Originally published by Random House in 1969, Nog became a universally revered cult novel and a symbol of the countercultural movement.
In Rudolph Wurlitzer's signature hypnotic and haunting voice, Nog tells the tale of a man adrift in the American West, armed with nothing more than his own three pencil-thin memories and an octopus in a bathysphere.
This edition of Nog featu...more
'Welcome then, all the influx of vigor and real tenderness. And, in the dawn, armed with an ardent patience, we shall enter magnificant cities.’
“Rudy Wurlitzer,” his mama must have shouted, “you stay
away from those big blue mushrooms down by the jukeyard!” He mustn’t have heard because his novel Nog is one helluva trip. Strange one, this Rudy Wurlitzer, descended from a long line of music machine magicians, of Rudolph Wurlitzer Company fame, young Rud ...more
I think what Wurlitzer is doing here is trying to capture the anxieties, the existential hangups, and the general atmosphere of what is was like to be alive in the la ...more
La verdad es que me siento muy identificado con la forma de escribir de Wurlitzer, muy cercano a sus métodos. Si tengo que ser sincero hay mucho de Wurlitzer en mis novelas, aunque nunca lo había leído. Al igual que ocurrió con La hora del lobo de Bergman, debo reconocer la influencia fantasma de Nog en Constatación brutal del presente.
¿Cómo es posible que me influyan obras que no he leído ni visto?
Volviendo a Nog (y teniendo en cu ...more
La prosa que se gasta Rudolph Wurlitzer es del mismo pelo que la de Erickson en Días entre estaciones, que me horripiló. Como hacía Erickson, Wurlitzer cuando no sabe qué hacer con sus personajes los pone a follar o él se saca la polla y ella se la come. Sí amigos placer licuante a tope.
Lo demás resulta caótico, errabundo, un chapurreo donde un fulano divaga, delira, fantasea, recuerda, borra sus recuerdos, los reconstruye, mientras recorre Estados Unidos con sus ...more
My favorite character is the crazy old man Nog meets in the beginning. He's a very brief character and all you know about him is that he's a crazy old war veteran. Idk why I like him so much, but I do.
My least favorite c ...more
[Wurlitzer, Rudolph] (obviously)
Fannie + Freddie The Sentimentality of Post-9 11 Pornography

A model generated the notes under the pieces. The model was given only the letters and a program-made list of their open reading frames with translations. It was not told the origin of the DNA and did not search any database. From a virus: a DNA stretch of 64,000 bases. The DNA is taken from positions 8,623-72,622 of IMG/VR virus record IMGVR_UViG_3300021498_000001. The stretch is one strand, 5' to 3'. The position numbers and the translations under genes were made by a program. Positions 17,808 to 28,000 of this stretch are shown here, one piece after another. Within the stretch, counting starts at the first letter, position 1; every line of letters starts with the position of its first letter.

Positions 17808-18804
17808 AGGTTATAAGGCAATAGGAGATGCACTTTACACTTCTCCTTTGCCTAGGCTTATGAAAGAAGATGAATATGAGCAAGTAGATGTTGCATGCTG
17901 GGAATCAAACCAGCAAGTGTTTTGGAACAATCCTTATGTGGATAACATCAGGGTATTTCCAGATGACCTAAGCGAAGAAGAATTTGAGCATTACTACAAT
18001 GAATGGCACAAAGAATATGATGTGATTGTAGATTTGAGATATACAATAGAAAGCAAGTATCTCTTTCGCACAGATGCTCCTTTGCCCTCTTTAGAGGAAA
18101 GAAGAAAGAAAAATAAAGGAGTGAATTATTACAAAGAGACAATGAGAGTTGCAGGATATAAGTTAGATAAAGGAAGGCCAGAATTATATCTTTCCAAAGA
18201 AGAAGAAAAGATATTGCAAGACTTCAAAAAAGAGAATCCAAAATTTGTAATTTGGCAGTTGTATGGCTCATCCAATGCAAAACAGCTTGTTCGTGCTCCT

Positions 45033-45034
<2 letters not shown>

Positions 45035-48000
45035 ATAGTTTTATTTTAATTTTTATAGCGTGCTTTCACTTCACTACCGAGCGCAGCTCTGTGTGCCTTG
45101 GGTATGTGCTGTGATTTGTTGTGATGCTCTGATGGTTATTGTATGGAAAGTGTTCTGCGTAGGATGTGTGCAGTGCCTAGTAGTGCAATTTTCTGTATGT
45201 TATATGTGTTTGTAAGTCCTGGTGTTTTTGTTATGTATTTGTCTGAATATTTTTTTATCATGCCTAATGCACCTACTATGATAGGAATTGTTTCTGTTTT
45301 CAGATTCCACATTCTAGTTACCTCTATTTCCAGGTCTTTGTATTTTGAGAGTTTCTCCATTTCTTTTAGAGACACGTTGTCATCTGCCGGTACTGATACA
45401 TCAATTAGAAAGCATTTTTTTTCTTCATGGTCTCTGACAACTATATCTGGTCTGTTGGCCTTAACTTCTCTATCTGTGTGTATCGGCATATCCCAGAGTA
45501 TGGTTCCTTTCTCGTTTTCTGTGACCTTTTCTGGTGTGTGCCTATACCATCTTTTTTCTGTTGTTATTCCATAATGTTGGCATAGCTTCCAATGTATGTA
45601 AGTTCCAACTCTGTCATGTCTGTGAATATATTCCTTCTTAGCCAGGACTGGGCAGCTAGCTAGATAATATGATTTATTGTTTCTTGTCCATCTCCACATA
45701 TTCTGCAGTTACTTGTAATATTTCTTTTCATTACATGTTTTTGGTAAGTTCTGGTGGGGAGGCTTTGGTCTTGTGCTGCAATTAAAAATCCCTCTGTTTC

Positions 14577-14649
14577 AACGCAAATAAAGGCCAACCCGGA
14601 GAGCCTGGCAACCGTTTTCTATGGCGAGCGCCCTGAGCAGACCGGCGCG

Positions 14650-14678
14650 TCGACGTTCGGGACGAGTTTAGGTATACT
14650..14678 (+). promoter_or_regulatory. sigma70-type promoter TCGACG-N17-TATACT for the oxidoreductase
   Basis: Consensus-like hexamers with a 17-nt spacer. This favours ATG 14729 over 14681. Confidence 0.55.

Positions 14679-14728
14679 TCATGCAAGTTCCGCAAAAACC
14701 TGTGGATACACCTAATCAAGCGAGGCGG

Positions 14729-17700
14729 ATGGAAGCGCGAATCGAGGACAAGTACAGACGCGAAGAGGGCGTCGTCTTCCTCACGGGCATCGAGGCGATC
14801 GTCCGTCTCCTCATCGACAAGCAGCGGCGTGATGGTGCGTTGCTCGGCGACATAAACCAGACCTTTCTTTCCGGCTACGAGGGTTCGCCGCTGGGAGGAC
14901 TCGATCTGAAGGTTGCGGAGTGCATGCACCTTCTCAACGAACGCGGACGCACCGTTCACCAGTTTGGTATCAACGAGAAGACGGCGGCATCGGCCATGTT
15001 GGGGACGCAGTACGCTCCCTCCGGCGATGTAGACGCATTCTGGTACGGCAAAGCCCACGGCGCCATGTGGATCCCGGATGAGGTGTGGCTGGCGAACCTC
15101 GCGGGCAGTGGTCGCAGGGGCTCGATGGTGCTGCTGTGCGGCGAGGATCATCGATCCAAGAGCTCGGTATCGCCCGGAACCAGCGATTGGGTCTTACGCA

Beaver Street A History of Modern Pornography
Direct Action An Ethnography
Donoghue, Emma: The Woman Who Gave Birth to Rabbits Stories & Kissing the Witch Old Tales in New Skins
Fiction International 22 Pornography and Censorship
Memoirs of a Shy Pornographer
Given that those titles are a cromulent summary of ...more
From the Powells.com review: Reading Nog is akin to reading other counterculture books of the era, particularly the works of Richard Brautigan . Both writers have (or in Brautigan's case had) a gift for finding the mundane rapturous and for exploring the human condition in the simplest terms possible, free from highbrow language, but rich with nuance. Also the two writers have a gift for composing a world that is at once recognizable, yet somehow estranged from reality. ...more
"Wow, this is some book, I mean it's more than a beautiful and heavy trip, it's also very important in an evolutionary way, showing us directions we could be moving in--hopefully another sign that the Novel of Bullshit is dead and some kind of re-enlightenment is beginning to arrive, to take hold. Rudolph Wurlitzer is really, really good, and I hope he manages to come down again soon, long enough anyhow to guide us on another one like Nog."
This novel places the reader so authentically within an unscrewed mind that putting it down actually left me feeling disoriented at times.
The psychedelic cover and massive Pynchon nod (nog?) thereon caught my attention, but I was actually surprised how compelling I found this one.
It loses a star for misogynistic aspects that would've turned me away entirely were it a lesser work.
It’s not because Rudolph Wurlitzer can’t write well that I didn’t enjoy it. There are passages in this book that contain coherent and sustained dialog that prove he can write proficiently. For most of the book however, he chooses not to, probably because Nog is not designed to be pleasurable or fully comprehensible.
Here is a world seen through opaque glass, heard as if from a passing car, and felt through what is probably ...more
Start with Donald Barthelme, add the more benign elements of William S. Burroughs, throw in some endless, tape loop narrative of Alaine Robbe-Grillet (where the same scene and dialog endlessly repeat themselves as in *Project for a Revolution i ...more
It is well written and very insightful if you want to read a Beat-esque type of book that isn't, perhap ...more